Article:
Sporadic bad weather had been reported in the Atlantic throughout October, although the Dei Gratia encountered none and her journey across the ocean in November was uneventful. Just short of a month later after leaving port, on December 4, 1872 (some reports give December 5, due to a lack of standard time zones in the 19th century), at approximately 13:00,[clarification needed] the helmsman of the Dei Gratia, John Johnson, sighted a ship about five miles off their port bow through his spyglass. The position of the Dei Gratia was approximately 38°20′N 17°15′W / 38.333°N 17.25°W / 38.333; -17.25Coordinates: 38°20′N 17°15′W / 38.333°N 17.25°W / 38.333; -17.25, some 600 miles west of Portugal. Johnson's keen, experienced eyes detected almost at once that there was something strangely wrong with the other vessel. She was yawing slightly, and her sails did not look right, being slightly torn. Johnson alerted the second officer of the vessel, John Wright, who had a look and had the same feelings about it, and then they informed the captain. As they moved closer to the other ship, they saw that it was the Mary Celeste. Captain David Morehouse was confused as to why the Mary Celeste was not already in Italy by that point, as she had a seven day head start on his own ship. According to the account given by the crew of the Dei Gratia, they got up to 400 yards from the Mary Celeste and cautiously observed her for two hours, having been under full sail, yet sailing erratically on a starboard tack, and slowly heading toward the Strait of Gibraltar. They concluded that she was drifting after seeing nobody at the wheel or even on deck, though she was flying no distress signals.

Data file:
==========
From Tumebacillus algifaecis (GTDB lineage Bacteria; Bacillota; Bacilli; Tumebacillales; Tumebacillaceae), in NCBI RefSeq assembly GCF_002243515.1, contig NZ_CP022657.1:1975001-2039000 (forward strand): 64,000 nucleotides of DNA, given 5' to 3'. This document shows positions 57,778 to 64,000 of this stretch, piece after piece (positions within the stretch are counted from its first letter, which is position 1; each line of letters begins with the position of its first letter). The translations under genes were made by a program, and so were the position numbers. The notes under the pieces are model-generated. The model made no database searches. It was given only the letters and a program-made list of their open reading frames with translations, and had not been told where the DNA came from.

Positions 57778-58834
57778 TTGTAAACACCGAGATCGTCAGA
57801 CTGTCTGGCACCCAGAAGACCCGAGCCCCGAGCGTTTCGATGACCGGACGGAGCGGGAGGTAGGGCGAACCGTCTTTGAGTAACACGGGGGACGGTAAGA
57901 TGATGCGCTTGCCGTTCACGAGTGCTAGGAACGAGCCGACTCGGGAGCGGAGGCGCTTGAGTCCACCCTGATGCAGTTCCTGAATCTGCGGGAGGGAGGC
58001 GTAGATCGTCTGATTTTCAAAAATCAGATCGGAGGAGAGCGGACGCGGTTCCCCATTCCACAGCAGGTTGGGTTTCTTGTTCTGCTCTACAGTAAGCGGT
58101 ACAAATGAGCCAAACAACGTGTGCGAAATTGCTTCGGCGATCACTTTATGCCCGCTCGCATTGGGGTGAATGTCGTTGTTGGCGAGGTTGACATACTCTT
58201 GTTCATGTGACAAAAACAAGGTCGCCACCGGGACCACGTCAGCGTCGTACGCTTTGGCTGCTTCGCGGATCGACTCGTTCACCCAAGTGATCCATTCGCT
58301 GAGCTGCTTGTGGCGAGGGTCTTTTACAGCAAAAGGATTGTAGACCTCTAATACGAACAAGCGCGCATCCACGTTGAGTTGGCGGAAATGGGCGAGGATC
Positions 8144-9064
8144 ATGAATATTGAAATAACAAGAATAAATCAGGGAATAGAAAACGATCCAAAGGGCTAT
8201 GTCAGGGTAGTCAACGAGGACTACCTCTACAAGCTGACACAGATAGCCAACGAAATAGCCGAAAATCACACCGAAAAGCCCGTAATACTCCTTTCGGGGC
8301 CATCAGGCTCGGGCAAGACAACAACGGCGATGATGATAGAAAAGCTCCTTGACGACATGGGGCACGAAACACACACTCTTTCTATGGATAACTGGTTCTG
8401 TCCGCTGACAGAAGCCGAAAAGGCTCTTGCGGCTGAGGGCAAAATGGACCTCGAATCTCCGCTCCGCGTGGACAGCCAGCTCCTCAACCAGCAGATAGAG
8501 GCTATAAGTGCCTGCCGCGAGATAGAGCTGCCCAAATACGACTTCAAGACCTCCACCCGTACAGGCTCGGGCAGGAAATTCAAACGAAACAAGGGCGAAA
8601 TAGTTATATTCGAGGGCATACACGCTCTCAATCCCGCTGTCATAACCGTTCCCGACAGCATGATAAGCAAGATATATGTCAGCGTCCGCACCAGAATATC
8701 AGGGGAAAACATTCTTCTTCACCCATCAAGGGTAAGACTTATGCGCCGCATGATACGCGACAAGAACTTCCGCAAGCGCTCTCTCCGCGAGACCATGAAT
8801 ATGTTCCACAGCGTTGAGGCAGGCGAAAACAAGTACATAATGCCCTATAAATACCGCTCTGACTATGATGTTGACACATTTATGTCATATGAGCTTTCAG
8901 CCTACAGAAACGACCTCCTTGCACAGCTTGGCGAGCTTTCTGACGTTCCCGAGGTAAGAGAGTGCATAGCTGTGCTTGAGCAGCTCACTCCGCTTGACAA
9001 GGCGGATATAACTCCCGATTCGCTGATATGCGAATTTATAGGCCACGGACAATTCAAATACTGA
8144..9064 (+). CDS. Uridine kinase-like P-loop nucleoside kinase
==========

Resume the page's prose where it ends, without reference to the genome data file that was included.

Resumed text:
Oliver Deveau, the chief mate of the Dei Gratia went across to the Mary Celeste. He checked the pumps which were in good order. They returned sometime later visibly stirred and unnerved. According to his report, Deveau did not find a soul on board, and reported that "the whole ship was a thoroughly wet mess". There was only one operational pump, two apparently having being disassembled, with a lot of water between decks and three and a half feet (1.1 m) of water in the hold. The ship however was not sinking and the vessel was seaworthy.
All of the ship's papers, except the captain's logbook, were missing. The forehatch and the lazarette were both open, although the main hatch was sealed. The clock was not functioning and the compass was destroyed, and the sextant and marine chronometer were missing. The only lifeboat of the Mary Celeste, a yawl, which had been located above the main hatch, was also missing. The peak halyard, used to hoist the main sail, had disappeared. A rope, perhaps the peak halyard, was found tied to the ship very strongly and the other end, very frayed, was trailing in the water behind the ship.
Popular stories of untouched breakfasts with still-warm cups of tea on the cabin table, are nonsense and most likely originated with fictionalized accounts of the incident, including one by Sir Arthur Conan Doyle. At the inquiry Oliver Devreau stated that he saw no preparations for eating and there was nothing to eat or drink in the cabin.
Devreau went back to his ship and reported to the captain, then with a party of two men Charles Augustus Anderson and Charles Lund, returned to the Mary Celeste.
The cargo of 1,701 barrels of alcohol Devreay reported, was in good order. However, when it was eventually unloaded in Genoa, nine barrels were found to be empty.